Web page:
San Diego Chargers: Just Say No to The Pass-First Offense of Last Season

Ian PhilipAnalyst IIIJuly 13, 2010

"Norv Turner is a pass-oriented coach."


“The Chargers are a pass-first team.”


One of my biggest pet peeves is people saying that either Norval Eugene Turner is a pass-first coach or that the San Diego Chargers have become a pass-first team.

Negative. Who was paying attention in NFL history class?

Turner is a run-first coach. Look at the Chargers’ last five regular season games and the three playoff games in 2007.

The Bolts averaged 176 yards per game on the ground and 159 through the air in the last five games of the 2007 regular season.

When they faced stiffer competition that could stuff the run in the 2007 playoffs, they turned to the air attack, passed for 267 yards per game, and ran for 90 yards per game.

Earlier in the season, however, the Chargers could not run the ball at all. They were stuffed at every turn, until LaDainian Tomlinson finally got his legs back in those last five or six games of the season.

Just like in 2007, when the Chargers found out they couldn't run the ball last season, Norv commanded Philip Rivers to chuck it all over the field. This time, however, LT never got his legs under him.

That, like Buddy Ryan (yes, Rex Ryan’s daddy) preached, is not the key to winning against playoff teams and Turner knows it.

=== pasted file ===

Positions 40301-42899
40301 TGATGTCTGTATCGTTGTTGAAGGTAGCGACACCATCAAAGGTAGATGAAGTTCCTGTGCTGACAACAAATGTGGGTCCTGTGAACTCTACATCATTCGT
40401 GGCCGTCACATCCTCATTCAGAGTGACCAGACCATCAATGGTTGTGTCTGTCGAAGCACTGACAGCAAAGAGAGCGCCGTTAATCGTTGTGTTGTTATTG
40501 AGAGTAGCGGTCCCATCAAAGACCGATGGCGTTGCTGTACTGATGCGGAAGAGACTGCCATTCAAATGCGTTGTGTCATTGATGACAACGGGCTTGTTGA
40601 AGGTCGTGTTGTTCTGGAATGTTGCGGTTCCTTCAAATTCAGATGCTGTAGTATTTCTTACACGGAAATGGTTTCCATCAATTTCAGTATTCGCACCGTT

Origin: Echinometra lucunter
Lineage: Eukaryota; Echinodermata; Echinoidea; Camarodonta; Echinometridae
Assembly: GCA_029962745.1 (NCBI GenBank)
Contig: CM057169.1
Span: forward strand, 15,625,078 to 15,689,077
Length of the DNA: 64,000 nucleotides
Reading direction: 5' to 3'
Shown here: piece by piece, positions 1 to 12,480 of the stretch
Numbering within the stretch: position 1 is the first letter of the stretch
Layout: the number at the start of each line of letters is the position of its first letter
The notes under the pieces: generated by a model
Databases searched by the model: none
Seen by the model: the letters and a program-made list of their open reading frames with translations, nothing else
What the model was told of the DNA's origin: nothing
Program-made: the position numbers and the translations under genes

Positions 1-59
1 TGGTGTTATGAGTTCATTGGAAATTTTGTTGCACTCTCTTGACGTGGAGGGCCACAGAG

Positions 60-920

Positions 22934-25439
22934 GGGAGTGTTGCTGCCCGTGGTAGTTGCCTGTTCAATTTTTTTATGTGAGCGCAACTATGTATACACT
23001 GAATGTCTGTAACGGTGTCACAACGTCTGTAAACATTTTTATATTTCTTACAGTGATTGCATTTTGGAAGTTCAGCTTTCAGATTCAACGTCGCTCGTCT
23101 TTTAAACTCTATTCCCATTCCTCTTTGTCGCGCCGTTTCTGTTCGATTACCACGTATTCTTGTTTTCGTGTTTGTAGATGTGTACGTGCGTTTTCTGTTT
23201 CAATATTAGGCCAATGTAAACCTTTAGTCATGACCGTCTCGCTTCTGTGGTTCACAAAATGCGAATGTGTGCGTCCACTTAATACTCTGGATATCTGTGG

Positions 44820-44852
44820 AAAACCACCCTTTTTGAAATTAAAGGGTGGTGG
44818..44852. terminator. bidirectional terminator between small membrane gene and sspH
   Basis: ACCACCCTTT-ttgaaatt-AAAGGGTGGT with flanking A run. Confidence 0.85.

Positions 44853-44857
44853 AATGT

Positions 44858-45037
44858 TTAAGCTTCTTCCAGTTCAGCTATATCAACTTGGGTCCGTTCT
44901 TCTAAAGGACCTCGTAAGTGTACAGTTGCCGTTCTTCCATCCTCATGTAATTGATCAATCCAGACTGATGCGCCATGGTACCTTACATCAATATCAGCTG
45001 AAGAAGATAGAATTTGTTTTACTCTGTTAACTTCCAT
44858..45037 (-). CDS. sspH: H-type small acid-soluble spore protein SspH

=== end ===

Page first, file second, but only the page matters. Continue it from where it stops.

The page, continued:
So does AJ Smith. That's why Smith wanted to replace the great-but-fading LaDainian Tomlinson in 2009 rather than 2010.

Smith and Turner were not about to lose rookie running back Ryan Mathews like they lost Knowshon Moreno the year before.

If Mathews hits the hole with the type of authority that Turner expects, Rivers will not have a third straight 4000 yard season.

The key to Turner's offense is forcing even a team with a great defense, like the New York Jets, to respect the run.

It makes the offense unpredictable. If a team could not consistently predict if the Chargers were going to run or throw the ball, the Chargers could easily average over thirty points per game simply due to the missed assignments and confusion that would ensue.

The perfect mix for the Chargers offense would be 2400 yards from the rushing attack and another 3500 from the passing attack while maintaining more rushing attempts than passing attempts.

The Chargers did not have the workhorse to do this last season.

If Tomlinson could have made the Jets at least respect the running game in last season‘s playoffs, the Chargers would have had a great chance to score thirty or more points and possibly win the game.

Adding a dominant running game, which Turner loves, will greatly reduce the number of passing attempts by quarterback Philip Rivers.

That might sound like a bad thing, but remember the 2006 Charger offense which helped the Bolts score a team record 492 points. The 2006 offense ran the ball 522 times for 2578 yards, while passing 466 times for 3262.

The chuck and duck offensive philosophy that writers and TV analysts are accusing the Chargers of running will never bring San Diego a championship.

A tough, physical, balanced, and talented football team will beat a chuck and duck offensive minded team more times than not.

With addition of the physical runner Ryan Mathews, Turner will have his choice of the two and I guarantee you that he will choose the former.



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